“…the thing that is worse than death is betrayal….” ~ Malcolm X

Betrayal is a strong word, but when a trusted colleague is found to have defrauded a charity, it is precisely what many within the organisation and its intended beneficiaries will feel. While no one wants to work in an organisation where their every move is monitored and there is a total absence of trust, there is an important balance to be struck between complete faith in the integrity of all and overwhelming, soul-sapping bureaucracy.

Previous research carried out by the Charity Commission has shown that around one third of frauds at charities are thought to have been committed by those working for or governing the charity (an insider fraud). The results of a recent study by the Charity Commission show that almost three-quarters of insider frauds committed within charities are assisted by excessive trust or responsibility being placed on particular individuals.

This latest study looked at a number of high profile cases ranging from insider frauds committed by charity employees (including a finance director), an employee of a charity’s partner organisation and a charity chair. The sums involved ranged from £35,000 in the case of a charity chair, £45,000 in the case of an office co-ordinator through to nearly £1m in the case of a charity finance director. In several cases, the frauds took place over a number of years.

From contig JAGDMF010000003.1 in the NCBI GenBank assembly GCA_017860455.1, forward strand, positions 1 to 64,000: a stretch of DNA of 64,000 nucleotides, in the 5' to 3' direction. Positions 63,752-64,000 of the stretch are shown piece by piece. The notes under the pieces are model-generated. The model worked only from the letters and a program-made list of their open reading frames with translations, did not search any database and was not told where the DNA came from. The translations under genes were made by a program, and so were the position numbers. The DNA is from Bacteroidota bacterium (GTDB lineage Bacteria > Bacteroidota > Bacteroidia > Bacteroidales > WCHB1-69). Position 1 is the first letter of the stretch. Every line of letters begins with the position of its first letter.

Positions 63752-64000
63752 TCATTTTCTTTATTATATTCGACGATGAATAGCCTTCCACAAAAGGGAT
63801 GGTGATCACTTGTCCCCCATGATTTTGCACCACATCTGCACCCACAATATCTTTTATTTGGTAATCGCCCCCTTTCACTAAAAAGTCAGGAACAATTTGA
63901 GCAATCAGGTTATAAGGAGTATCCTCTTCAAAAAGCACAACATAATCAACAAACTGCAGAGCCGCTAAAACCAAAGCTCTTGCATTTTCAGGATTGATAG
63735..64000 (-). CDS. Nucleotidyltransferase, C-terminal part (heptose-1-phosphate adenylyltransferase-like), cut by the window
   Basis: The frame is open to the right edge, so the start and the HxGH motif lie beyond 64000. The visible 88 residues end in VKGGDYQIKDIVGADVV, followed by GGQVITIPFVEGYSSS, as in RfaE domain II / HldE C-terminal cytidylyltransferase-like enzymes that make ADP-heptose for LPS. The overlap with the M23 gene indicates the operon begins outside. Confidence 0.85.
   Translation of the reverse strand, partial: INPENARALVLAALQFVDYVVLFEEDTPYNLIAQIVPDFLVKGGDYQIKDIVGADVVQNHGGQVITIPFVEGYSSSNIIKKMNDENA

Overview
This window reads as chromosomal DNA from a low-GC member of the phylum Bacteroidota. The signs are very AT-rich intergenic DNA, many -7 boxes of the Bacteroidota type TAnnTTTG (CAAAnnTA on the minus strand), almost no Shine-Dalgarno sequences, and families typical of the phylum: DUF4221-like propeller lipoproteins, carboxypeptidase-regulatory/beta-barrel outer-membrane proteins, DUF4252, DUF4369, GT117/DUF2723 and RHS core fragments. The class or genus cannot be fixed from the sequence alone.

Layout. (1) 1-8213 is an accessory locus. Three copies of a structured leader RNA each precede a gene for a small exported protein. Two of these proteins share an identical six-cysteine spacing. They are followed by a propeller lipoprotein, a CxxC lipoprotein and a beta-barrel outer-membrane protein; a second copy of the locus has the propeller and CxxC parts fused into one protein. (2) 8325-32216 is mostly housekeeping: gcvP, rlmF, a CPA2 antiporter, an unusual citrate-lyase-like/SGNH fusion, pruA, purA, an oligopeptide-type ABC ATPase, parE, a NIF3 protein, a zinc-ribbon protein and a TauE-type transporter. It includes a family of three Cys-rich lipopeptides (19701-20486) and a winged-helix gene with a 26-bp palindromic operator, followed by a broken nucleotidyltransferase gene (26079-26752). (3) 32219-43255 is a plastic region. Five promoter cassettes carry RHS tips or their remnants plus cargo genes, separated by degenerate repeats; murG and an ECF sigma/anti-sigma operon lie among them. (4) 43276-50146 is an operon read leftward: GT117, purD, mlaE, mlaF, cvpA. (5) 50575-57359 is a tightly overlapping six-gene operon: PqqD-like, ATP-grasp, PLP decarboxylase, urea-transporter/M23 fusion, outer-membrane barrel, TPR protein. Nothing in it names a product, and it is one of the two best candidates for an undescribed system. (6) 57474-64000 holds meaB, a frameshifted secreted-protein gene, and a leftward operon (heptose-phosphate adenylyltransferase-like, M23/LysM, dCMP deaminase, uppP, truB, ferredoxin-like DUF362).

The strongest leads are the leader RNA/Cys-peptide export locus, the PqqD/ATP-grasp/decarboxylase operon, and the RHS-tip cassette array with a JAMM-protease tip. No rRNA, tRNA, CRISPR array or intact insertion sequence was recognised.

Since publication of the study, we have seen the former chief executive of a well-known charity facing jail after defrauding it of £700,000. Fraud can take place at every level if the right controls are not in place and a culture of openness and freedom to challenge the actions of others within a safe environment does not exist. One case study reveals that the fraud was only discovered once new trustees were appointed and raised concerns about the absence of controls, showing that charities should keep their procedures and controls under active, regular review.

The Commission’s findings show that preventing fraud is not all about having a perfectly drafted counter-fraud policy. While such a policy can help focus minds on risk areas and identify appropriate controls, they are of no use if “put in a drawer” and not acted upon. Policies must be implemented throughout the charity - from volunteers to the chair of trustees.

In addition, encouraging people to be vigilant and to be aware of particularly concerning behaviour is important. This can be addressed through appropriate training. This is not about undermining staff collegiality, but rather supporting proper procedures for the benefit and protection of all those working within a charity for the good of its beneficiaries.

Charity trustees should be mindful of their duties to protect the assets of their charity and ensure that proper governance is in place. Insurance might not always compensate for all losses where proper procedures are not in place or inadequate. Reputational damage through media coverage can also have a far greater impact on the finances of a charity than the immediate funds lost through the fraud in question.

The Charity Commission has published a selection of case studies, which help to illustrate how things can go wrong if governance is inadequate. The Commission has also published guidance and resources to help charities protect against fraud.